By Nelson T. Rivera
As reported in CNET, “Samsung’s hopes of scuttling a massive fine on alleged patent infringement of Apple products have been dashed . . . The US Federal Circuit Court of Appeals decided on [August 13, 2015] that it would not grant Samsung’s request for a new trial on whether nearly two dozen of the company’s mobile devices infringed on Apple’s design patents.” It therefore appears that “Samsung must either dole out hundreds of millions of dollars in damages to Apple or attempt to have the US Supreme Court to hear the case.”
“Apple won the trial in 2012, with the jury awarding it $1.05 billion in damages.” However, that figure was reduced to approximately $548 million after a series of hearings and appeals. According to the San Jose Mercury News, “Samsung had urged the Federal Circuit to rehear the case with its full 12-judge roster, arguing that a three-judge panel erred earlier this year when it left intact a jury’s verdict that the South Korean tech giant’s smartphones and tablets infringed on Apple’s design patents.” The CAFC, however, rejected Samsung’s appeal, and sustained the three-judge panel decision that held a jury could have reasonably relied on evidence in the record to reach its infringement verdict.
The future ramifications of Apple v. Samsung are going to be very interesting to watch assuming that the Supreme Court does hear and then overturn the jury verdict. For instance, Professor Jason Rantanen suggests that “high damages claims for design patent infringement are going to be much more credible in the wake of Apple v. Samsung” and could lead to an “explosion of design patent assertions and lawsuits.” In a follow-up to Professor Rantanen’s analysis, former 3M president Gary Griswold points out that “[d]esign patents are nearly ideal assertion vehicles given that they are inexpensive to obtain with no cost to maintain, are not published prior to grant, and have a full term of protection beginning with grant rather than filing.” Further, according to Glenna Gilbert of Larkin Hoffman, “[u]nlike holders of utility patents, owners of design patents have the option of choosing between two different statutes with respect to the recovery of damages for design patent infringement– 35 U.S.C. §§ 284 and 289.”
Gilbert writes, “Under § 284, design and utility patent holders alike can seek a reasonable royalty or the patent holder’s lost profits resulting from the alleged infringement [in addition to injunctive relief under § 283]. However, unlike a utility patentee, the owner of a design patent possesses an additional remedy under 35 U.S.C. § 289.” Under § 289, a design patent holder can, according to Gary Griswold, “recover total profits of the infringer as the measure of damages. This ‘total profits’ recovery was once available for utility patents, but long ago removed from the utility patent law.” On the other hand, says Gilbert, “[a] design patentee cannot however recover both damages under § 284 and the profits of the infringer under § 289.”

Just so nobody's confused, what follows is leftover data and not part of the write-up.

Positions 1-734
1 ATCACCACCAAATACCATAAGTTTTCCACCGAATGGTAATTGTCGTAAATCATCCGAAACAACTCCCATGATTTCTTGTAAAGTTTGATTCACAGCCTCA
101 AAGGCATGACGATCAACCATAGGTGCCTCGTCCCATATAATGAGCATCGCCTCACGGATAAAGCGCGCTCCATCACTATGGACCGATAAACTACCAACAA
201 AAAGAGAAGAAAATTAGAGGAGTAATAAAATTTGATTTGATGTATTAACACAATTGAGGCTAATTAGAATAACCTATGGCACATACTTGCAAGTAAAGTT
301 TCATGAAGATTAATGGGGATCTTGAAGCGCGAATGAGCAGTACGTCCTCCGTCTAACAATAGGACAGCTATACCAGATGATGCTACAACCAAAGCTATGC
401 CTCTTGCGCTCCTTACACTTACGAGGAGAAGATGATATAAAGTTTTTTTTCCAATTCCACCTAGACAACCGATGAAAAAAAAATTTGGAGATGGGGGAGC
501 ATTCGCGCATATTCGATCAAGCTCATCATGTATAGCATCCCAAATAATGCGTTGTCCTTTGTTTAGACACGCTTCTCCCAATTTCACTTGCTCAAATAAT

“There are tactical reasons for choosing to pursue one or the other method of recovery,” Gilbert continues. “For instance, treble damages are only available under § 284. And in some cases, a patentee’s lost profits under § 284 may be more than the infringer’s net profits under § 289. On the other hand, under § 289, in establishing the infringer’s net profits, a patent holder is not required to demonstrate that the profits are attributable to the ornamental qualities of the item in the design patent. Rather, a patent holder is entitled to the entire profit obtained by the infringer resulting from the sale of an item containing the infringing design (and in no event less than $250).”
On the whole, this case has now brought more of a focus on the full commercial ramifications of the § 289 “total profits” recovery. For example, Professor Rantanen speculates that “Under the court’s ruling, it would seem entirely possible, as a hypothetical example, for an automobile manufacturer to be liable for its entire profits from a particular car model if that model contained, say, an infringing tail light.” This type of result is plausible since the court in Apple v. Samsungin applying § 289 stated, in pertinent part, “…that an ‘infringer shall be liable to the owner to the extent of [the infringer’s] total profit’, Section 289 explicitly authorizes the award of the total profit from the article of manufacture bearing the patented design…” Accordingly, this decision highlights the potential value of design patents but also raises questions about the potential unfairness and inappropriate application of § 289.
LaRiviere Grubman frequently counsels clients with respect to the patentability of their technical innovations. If you have questions about protecting your technology, contact us at (831)-649-8800 or email@example.com.